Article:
How to know which Celebrity Apprentice Donald Trump will choose (hint: look left)

The Celebrity Apprentice‘s sixth season concludes Sunday, and it may be easy to tell who which of the final two celebrities will win the prize for their charity: that’s because Donald Trump has always chosen the celebrity sitting on his left as the show’s winner.

NineDaves noticed and illustrated this fascinating phenomenon and wrote, “Why on earth would production be so stupid to put the winner in the exact same spot, season in and season out?”

Maybe because that’s how Trump remembers who he’s supposed to choose? It’s possible this could just be a five-time coincidence, but if Trump does pick the person on the left Sunday night, that will be crazy/predictable.

The final two are Trace Adkins and Penn Jillette; both are strong finalists, and not just because they’re not grating and annoying like some of their competitors. As more than one person pointed out this season, Trace kind of checked out and sleepwalked through part of it, so I’d rather see Penn win, and not just because he dished great dirt on Trump and the production.

Surprisingly, man not eaten alive on Eaten Alive

Eaten Alive

Discovery Channel’s happy family holiday special Eaten Alive aired Sunday, rewarding viewers for their two full hours of viewing by ensuring that they spent quality time in the company of others instead of wasting that time doing something else that might not have been as satisfying, such as buying things that have labels which accurately reflect their contents.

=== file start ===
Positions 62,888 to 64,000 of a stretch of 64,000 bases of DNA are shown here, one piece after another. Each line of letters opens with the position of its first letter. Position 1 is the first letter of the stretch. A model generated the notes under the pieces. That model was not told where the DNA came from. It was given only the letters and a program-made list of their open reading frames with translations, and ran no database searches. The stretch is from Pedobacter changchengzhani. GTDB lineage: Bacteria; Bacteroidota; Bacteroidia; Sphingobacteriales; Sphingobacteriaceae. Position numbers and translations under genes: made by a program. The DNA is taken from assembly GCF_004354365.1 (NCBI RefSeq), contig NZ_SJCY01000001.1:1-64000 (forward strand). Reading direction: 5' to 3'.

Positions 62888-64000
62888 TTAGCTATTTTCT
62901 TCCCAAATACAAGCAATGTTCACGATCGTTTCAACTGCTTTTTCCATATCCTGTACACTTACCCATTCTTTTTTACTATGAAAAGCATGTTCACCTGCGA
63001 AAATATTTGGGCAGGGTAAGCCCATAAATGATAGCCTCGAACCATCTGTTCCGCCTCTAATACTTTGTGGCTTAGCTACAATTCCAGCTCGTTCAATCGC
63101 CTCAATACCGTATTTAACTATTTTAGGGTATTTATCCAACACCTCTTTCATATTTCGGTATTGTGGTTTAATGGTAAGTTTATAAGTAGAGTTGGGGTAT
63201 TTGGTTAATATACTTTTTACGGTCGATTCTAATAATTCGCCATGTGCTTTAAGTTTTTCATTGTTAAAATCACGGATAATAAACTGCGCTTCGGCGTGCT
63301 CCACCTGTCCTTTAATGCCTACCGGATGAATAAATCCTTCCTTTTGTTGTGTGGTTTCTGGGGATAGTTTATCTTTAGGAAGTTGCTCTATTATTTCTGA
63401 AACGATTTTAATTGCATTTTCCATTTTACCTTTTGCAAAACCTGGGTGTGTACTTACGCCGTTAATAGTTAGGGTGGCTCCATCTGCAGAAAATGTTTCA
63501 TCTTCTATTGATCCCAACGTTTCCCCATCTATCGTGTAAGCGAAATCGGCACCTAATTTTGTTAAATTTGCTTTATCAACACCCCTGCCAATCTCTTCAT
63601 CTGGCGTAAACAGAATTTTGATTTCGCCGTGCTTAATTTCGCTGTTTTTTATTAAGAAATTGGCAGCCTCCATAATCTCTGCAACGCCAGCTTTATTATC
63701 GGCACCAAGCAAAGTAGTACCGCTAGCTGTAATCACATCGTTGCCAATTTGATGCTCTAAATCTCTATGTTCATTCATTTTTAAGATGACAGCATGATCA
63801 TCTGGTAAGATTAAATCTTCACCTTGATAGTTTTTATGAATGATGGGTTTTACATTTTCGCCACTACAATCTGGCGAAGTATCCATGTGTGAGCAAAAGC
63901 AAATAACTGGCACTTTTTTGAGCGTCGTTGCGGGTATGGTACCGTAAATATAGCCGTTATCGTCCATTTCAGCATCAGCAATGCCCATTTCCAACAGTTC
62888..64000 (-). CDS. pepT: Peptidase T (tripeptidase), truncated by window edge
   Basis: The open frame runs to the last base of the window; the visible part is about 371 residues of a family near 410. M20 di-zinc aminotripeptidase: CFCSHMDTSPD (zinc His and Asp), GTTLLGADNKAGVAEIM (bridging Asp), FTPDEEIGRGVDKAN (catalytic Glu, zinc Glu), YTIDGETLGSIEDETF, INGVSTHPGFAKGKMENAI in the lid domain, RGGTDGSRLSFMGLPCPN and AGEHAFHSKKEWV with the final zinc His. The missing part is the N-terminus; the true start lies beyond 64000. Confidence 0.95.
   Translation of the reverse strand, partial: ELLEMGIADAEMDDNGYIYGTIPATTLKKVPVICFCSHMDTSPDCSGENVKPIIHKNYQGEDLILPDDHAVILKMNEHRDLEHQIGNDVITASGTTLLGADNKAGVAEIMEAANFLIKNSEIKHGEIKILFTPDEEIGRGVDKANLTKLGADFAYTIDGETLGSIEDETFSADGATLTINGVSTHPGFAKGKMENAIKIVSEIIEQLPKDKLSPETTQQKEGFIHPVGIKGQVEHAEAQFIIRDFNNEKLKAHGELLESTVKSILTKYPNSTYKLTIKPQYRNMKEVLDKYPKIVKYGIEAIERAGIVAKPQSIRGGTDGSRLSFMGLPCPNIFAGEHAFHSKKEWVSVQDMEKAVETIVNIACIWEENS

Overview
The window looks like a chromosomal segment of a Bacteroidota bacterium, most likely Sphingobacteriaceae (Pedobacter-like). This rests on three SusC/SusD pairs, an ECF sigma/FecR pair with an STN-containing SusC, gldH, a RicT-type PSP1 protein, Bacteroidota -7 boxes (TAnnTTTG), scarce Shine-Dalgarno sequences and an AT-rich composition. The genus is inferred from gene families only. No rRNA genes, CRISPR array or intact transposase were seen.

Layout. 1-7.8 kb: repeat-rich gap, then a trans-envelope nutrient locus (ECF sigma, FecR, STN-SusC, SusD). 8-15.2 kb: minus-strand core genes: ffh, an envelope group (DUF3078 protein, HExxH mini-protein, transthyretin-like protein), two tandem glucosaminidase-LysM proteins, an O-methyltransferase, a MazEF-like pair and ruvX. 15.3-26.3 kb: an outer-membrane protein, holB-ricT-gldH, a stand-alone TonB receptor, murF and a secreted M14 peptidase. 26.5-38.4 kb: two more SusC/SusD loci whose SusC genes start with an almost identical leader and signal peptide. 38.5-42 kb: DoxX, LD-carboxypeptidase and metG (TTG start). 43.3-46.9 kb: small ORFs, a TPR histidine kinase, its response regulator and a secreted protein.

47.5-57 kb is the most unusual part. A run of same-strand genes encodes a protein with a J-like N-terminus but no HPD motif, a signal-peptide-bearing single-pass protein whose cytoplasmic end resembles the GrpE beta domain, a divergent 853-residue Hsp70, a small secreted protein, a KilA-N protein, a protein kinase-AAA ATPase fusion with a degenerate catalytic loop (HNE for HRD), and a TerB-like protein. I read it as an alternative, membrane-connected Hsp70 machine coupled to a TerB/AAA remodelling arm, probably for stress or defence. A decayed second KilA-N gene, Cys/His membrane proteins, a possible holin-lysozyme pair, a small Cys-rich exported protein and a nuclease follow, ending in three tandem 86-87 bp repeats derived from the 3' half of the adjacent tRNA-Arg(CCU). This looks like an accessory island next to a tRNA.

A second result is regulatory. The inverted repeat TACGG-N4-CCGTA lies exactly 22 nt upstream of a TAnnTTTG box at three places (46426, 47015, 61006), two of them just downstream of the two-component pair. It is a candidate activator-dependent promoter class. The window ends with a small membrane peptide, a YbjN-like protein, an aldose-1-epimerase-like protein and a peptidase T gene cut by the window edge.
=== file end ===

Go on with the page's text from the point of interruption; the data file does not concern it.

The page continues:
Winter 2015 reality TV debut schedule

winter 2015 reality TV schedule

Mark your calendars with all these upcoming reality TV show debuts, including Celebrity Apprentice, The Bachelor, and another season of MasterChef Junior, all of which kick off in early January.

There are also 20+ shows debuting in December--including the one-off return of The Sing Off. No winter break for reality TV.

about the writer

Andy Dehnart is a journalist who has covered reality television for more than 15 years and created reality blurred in 2000. A member of the Television Critics Association, his writing and criticism about television, culture, and media has appeared on NPR and in Playboy, Buzzfeed, and many other publications. Andy, 36, also directs the journalism program at Stetson University in Florida, where he teaches creative nonfiction and journalism. He has an M.F.A. in nonfiction writing and literature from Bennington College. More about reality blurred and Andy.